Petaluma-based processor Rancho Feeding Corporation shipped millions of pounds of organs and cow carcasses derived from "diseased and unsound animals" to outlets around the country "without the benefit or full benefit of federal inspection," according to the USDA. The full, nose-to-tail recall includes liver, hearts, bones, and pretty much any other cow part you can think of (yes, "Mountain Oysters," too). No illnesses have been reported and authorities have not identified specific disease risks, but the federal agency has nonetheless given its recall the "high risk" Class I status, meaning that consumption of any of this bad meat could be very, very bad for your health.
Here's the definition for Level I: "This is a health hazard situation where there is a reasonable probability that the use of the product will cause serious, adverse health consequences, or death."
So, in short, Rancho Feeding's tripe ain't nothing to mess with. The Food Safety and Inspection Service tells the AP that the recall of the "unwholesome" meat has been designated a Level I in part because of the health risks, but also the fact that products being held in frozen storage are less likely to be rooted out of the food supply and may cause longer-term issues — it's best to purge the beef sooner than later.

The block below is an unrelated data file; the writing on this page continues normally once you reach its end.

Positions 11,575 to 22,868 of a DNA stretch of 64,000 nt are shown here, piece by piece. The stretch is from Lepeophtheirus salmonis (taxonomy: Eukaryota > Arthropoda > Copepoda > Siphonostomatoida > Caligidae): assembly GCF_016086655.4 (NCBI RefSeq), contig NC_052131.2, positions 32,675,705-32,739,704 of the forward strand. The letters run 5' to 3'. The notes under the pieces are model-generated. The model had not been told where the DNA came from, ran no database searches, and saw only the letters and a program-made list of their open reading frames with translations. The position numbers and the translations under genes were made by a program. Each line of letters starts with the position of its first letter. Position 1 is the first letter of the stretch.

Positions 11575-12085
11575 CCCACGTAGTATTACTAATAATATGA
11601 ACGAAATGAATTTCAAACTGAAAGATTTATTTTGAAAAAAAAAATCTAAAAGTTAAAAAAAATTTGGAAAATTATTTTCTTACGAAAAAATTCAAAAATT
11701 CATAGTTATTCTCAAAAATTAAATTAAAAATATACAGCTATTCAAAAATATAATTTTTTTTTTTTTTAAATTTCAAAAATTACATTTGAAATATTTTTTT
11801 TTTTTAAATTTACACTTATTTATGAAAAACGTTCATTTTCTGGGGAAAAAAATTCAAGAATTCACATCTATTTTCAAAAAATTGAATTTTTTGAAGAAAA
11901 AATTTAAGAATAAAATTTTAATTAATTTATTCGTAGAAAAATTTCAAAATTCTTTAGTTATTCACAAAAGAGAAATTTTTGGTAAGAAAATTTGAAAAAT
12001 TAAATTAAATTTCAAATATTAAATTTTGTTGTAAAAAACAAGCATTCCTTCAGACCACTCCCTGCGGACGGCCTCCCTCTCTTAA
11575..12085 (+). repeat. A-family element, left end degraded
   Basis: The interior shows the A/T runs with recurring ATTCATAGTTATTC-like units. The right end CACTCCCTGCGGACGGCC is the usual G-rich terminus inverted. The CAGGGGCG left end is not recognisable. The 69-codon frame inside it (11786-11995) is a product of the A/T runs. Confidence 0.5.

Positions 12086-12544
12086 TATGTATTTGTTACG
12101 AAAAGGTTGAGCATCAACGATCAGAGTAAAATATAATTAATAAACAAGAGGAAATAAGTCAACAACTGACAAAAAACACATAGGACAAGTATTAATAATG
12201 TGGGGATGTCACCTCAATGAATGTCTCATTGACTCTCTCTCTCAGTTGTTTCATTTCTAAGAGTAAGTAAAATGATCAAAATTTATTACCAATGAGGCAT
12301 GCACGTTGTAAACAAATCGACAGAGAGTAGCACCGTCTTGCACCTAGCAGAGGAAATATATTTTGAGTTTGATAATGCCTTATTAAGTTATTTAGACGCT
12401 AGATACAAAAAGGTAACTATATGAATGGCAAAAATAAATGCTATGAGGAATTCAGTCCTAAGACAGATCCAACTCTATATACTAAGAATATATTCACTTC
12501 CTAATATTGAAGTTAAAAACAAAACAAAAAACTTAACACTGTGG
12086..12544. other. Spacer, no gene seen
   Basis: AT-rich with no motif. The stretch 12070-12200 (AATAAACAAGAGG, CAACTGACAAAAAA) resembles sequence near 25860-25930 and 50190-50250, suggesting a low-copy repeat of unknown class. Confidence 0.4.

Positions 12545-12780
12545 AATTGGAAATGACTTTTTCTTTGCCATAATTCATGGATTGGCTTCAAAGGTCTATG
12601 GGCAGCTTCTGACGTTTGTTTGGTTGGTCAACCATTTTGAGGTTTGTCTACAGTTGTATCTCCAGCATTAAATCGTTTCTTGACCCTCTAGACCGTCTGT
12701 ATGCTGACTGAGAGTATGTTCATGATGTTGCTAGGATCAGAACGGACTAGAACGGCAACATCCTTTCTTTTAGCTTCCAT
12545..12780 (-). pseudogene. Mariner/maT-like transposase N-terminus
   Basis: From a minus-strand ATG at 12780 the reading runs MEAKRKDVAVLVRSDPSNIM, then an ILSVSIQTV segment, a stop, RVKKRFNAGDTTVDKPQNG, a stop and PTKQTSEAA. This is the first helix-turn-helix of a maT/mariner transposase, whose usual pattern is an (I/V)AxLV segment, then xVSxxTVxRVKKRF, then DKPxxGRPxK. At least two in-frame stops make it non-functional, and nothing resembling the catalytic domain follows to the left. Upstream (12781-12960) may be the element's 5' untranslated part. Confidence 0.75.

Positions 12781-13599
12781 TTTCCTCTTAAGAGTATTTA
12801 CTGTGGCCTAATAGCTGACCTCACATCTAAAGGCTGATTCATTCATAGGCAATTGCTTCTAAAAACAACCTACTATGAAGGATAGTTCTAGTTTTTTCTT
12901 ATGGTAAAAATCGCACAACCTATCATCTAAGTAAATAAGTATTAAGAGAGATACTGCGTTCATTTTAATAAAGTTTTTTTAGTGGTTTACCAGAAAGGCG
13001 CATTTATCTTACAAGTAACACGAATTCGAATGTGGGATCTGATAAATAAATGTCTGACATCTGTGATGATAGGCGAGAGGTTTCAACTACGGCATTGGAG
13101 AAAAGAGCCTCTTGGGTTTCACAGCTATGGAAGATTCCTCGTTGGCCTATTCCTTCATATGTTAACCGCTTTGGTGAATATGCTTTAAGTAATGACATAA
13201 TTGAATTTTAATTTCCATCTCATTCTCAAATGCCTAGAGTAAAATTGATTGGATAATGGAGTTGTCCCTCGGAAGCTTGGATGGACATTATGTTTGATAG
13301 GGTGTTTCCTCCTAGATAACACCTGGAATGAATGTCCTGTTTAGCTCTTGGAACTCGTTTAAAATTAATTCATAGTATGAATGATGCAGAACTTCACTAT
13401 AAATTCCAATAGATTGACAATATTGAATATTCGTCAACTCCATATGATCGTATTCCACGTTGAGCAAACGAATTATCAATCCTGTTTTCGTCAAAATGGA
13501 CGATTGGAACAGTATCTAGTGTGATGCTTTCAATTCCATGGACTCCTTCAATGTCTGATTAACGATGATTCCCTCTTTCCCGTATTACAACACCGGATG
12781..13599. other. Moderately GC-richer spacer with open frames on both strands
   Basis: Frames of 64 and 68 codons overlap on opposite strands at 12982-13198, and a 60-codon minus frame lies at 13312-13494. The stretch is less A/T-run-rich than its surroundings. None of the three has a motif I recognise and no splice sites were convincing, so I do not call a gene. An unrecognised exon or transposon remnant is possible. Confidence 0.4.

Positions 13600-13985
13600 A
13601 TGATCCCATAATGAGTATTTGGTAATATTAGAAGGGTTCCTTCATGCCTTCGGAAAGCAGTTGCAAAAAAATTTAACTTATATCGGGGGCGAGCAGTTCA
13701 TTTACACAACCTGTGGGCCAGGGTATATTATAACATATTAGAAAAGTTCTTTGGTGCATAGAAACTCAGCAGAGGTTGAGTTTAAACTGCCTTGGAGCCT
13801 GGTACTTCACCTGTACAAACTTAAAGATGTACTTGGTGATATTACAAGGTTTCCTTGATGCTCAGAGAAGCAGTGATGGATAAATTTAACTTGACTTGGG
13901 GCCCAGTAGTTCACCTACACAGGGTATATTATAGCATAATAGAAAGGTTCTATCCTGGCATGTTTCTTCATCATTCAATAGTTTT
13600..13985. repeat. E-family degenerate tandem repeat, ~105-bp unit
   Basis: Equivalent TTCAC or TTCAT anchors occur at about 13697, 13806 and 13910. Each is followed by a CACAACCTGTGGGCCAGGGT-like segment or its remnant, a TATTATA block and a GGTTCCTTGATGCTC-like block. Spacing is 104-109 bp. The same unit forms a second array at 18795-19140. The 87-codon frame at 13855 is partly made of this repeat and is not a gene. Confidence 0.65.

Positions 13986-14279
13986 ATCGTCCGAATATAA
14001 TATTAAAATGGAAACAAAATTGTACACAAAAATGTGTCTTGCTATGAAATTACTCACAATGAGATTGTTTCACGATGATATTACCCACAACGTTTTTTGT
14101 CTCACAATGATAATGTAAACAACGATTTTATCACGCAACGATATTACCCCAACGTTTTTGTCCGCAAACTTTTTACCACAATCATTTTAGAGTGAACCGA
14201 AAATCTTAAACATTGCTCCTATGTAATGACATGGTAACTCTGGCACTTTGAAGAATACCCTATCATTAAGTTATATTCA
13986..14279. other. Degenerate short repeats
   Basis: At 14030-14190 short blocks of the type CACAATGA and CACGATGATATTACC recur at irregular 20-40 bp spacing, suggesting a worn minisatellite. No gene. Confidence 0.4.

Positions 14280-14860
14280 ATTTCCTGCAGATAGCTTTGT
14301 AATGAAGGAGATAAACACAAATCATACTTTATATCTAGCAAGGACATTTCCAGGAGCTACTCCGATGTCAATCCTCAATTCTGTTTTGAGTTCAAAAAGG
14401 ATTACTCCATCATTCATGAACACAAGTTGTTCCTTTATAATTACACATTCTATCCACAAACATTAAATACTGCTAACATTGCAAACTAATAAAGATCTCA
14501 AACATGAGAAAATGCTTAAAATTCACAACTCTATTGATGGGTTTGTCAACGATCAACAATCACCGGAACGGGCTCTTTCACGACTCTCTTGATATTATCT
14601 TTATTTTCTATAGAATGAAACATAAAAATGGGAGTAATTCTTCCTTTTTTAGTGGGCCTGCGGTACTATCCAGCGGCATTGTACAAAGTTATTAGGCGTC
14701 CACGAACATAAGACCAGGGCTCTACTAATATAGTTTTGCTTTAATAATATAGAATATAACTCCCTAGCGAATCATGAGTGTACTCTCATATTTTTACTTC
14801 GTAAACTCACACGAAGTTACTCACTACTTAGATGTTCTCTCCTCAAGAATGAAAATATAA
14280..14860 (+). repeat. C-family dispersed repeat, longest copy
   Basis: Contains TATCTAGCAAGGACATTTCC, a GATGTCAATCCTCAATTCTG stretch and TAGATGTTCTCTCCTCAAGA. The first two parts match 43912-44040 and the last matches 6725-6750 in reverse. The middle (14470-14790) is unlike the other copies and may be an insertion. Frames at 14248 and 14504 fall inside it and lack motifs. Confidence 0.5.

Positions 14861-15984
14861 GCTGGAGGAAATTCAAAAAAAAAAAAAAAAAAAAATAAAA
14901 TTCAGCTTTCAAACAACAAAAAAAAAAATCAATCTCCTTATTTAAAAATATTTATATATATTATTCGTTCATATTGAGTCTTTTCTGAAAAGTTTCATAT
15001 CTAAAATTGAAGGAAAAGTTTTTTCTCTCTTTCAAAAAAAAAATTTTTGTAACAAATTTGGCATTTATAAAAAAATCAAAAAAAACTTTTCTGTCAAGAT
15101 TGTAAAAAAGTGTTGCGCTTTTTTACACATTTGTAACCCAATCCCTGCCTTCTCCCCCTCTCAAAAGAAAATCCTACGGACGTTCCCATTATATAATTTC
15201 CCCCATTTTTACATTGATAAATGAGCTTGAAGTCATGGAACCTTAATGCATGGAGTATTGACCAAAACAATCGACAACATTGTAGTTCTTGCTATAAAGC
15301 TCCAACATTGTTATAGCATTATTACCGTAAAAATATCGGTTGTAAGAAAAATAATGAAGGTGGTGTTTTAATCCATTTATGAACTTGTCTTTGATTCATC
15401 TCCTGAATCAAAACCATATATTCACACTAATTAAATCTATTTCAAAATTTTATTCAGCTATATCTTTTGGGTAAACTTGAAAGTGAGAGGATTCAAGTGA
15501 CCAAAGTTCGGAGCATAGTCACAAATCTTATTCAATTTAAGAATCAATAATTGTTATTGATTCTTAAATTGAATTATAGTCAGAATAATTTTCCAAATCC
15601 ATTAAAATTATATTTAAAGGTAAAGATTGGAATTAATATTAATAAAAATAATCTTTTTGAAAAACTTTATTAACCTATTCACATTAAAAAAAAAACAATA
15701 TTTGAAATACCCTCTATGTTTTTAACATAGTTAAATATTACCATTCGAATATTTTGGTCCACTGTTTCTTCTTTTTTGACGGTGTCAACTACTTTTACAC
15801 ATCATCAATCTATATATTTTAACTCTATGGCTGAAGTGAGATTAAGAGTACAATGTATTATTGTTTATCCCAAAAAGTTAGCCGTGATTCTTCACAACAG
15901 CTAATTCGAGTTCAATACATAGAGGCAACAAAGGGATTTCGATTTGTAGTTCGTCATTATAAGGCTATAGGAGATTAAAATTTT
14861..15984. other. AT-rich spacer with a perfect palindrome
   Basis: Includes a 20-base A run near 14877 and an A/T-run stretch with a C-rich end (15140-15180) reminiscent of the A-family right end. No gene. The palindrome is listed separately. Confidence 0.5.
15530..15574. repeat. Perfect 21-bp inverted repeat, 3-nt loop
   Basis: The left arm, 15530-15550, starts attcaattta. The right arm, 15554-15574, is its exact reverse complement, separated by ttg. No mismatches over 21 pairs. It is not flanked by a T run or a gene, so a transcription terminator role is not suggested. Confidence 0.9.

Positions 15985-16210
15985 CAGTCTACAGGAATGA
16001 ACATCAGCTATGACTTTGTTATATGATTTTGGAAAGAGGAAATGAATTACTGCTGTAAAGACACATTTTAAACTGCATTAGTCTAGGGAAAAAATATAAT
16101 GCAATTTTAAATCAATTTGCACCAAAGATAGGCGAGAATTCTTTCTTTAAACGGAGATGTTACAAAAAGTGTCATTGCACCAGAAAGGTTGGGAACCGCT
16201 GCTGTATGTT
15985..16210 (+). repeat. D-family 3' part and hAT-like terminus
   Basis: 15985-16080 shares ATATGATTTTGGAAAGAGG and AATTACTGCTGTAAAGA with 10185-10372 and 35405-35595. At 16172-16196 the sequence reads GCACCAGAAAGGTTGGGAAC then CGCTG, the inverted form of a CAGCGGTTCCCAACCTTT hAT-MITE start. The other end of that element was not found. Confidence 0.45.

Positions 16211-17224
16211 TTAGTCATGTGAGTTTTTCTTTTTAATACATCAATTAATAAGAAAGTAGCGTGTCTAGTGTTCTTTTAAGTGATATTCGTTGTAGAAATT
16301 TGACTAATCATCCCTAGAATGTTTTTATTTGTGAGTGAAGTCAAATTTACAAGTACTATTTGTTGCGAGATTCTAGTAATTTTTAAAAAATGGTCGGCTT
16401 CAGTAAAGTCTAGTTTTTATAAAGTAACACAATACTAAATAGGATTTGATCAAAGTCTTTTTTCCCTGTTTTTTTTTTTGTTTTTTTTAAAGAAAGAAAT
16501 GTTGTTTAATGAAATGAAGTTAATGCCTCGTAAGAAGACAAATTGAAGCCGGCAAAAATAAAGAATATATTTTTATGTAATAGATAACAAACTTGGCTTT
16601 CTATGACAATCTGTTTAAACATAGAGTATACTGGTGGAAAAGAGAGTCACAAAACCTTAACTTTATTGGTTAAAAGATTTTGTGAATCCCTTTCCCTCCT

The Rancho Feeding Corporation recall began with 41,683 pounds in the middle of January, a figure that increased by 420 pounds a few days later, and then by 8.7 pounds of beef carcasses and organs by Friday. That figure reflects a year of meat processed between January 1, 2013 and January 7, 2014. "The problem was discovered as a result of an ongoing investigation," the FSIS wrote on its website at the time of the initial announcement.